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. You all seem to have a pretty good idea at what your doing with the pan, This rock may be just the tip of the iceberg literally . I'm gonna crush the small piece at some point here for sure and attempt to pan at least with a Frisbee until the gold pan comes in the mail, that rock is is a little on the hard side its literally like a piece of steel i actually had to cut that little piece off with a hack saw, at one point there i took a 5 pound sledge hammer to it with not much more than a couple scrapes ima try and fashion some type of mortar and pastel i'm sure one way or another ill get er down to size . Boy i bet if i a had a few recruits that knew what they were doing could probably walk away with some gold for sure. I see quite a bit of quarts like the one in the video too. With a little bit of time a patients. I'm eager to start smashing some rocks as much as the next. But who knows when a wicked snow storm could blow through it would be as cold as a witches titty. Who knows when spring time rolls around here on the lake might have to set up camp myself. :Detector::head::snapoutofit:

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Save your tailing to run through a pan when you get it.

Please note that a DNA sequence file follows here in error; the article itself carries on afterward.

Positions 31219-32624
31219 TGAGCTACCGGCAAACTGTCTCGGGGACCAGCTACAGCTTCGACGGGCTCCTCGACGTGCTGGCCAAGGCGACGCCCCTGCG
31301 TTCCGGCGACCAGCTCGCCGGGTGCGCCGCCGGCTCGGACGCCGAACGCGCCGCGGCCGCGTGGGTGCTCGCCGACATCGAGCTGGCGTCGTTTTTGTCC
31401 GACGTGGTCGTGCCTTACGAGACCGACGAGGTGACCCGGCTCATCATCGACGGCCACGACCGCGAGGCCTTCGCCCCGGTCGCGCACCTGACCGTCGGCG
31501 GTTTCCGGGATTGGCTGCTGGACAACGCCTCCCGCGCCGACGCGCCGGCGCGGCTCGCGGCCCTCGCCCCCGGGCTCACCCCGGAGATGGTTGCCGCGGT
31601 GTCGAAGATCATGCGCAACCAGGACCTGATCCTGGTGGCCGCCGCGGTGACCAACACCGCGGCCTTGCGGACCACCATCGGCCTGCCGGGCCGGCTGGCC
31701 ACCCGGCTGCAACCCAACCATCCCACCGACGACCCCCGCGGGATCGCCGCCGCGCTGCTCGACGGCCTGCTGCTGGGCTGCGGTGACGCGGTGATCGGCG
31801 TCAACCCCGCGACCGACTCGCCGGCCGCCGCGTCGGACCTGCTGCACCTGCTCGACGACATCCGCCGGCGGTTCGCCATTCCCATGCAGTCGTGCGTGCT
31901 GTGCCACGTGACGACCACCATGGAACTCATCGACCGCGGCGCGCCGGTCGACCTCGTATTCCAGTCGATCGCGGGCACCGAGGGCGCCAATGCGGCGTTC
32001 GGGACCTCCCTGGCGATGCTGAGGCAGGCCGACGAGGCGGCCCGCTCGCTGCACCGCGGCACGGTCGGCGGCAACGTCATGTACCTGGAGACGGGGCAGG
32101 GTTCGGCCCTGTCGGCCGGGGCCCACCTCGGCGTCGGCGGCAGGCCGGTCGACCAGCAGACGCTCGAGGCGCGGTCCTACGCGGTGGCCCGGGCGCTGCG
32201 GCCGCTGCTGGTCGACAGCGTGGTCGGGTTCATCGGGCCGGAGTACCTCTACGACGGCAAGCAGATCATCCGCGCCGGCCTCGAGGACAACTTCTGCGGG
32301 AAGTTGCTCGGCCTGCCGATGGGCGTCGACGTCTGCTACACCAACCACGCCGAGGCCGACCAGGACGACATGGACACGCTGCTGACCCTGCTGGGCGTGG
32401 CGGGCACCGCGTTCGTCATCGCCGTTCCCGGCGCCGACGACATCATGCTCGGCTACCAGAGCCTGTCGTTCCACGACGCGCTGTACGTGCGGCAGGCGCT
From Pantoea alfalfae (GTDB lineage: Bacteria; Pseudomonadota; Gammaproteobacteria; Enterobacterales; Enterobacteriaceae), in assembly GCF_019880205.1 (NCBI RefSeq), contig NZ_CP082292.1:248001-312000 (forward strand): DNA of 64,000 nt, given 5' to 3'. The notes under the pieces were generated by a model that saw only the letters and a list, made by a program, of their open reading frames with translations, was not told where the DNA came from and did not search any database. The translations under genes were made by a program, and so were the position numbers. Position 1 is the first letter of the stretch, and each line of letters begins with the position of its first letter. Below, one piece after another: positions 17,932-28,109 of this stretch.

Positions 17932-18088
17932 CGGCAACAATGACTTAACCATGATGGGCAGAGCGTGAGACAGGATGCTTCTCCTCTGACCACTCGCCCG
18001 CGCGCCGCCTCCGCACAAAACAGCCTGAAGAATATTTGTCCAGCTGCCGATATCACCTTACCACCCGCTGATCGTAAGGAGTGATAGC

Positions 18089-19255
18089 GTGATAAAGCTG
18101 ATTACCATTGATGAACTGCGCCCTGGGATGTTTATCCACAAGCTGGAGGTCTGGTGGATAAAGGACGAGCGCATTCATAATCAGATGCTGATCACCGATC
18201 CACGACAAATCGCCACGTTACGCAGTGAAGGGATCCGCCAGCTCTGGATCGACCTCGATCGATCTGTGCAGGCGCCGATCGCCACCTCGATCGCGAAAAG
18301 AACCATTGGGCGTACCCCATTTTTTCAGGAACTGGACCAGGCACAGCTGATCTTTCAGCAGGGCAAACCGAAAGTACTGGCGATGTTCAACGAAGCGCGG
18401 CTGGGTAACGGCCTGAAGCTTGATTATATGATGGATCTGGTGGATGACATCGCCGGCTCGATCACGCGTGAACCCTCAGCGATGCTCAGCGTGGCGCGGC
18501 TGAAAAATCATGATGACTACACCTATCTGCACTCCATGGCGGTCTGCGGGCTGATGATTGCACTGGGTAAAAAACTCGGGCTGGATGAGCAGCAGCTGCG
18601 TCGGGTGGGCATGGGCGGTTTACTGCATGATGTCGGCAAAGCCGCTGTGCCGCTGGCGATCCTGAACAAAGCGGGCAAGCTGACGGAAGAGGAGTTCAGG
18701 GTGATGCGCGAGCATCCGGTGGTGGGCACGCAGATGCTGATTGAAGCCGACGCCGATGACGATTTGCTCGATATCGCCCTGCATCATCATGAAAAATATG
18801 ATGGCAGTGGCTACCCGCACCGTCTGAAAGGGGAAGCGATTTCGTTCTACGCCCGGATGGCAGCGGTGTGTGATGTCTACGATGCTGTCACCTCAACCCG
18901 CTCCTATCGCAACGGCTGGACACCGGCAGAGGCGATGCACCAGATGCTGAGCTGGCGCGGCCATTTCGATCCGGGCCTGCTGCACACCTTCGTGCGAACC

Use 40 grit sandpaper to scuff up the inside of your frisbee and pan. It will make little gold catches.

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I got the frisby gona crush it in a coffee can!

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This is about half of that one gram piece in the green Frisbee gold pan, I'm seeing lots of very very fine gold flakes.If it is gold i'm thinking that the pieces are so small that panning might not get you very far.Like i said there are lots and lots of tiny gold colored metal flakes.Far more can be seen with my eye than with the camera. the vid is uploading to you tube will be ready shortly. Here is a pic any way for now.

post-27769-0-53820900-1448492188_thumb.j

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Here is the video keep your eye's on the finer mesh there on the left potion of the screen.Like I said the gold pieces are very tiny and can be seen with the eye a little better.But there does seem to be quite an abundance of them. I'm no expert but i'm thinking chemical extract for this one.

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I'm not sure that there is gold in there. Those little shiny pieces move to easily. Its possible to pan gold even smaller than those. Use tweezer's to squish one of those pieces, if it crumbles your out of luck. If it squishes flat in the tweezers you might be on to something.

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Sorry dude, definitely not gold. Gold moves and acts a certain way in a pan. Keep studying and practicing you will get there.

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Nope... no gold in that pan.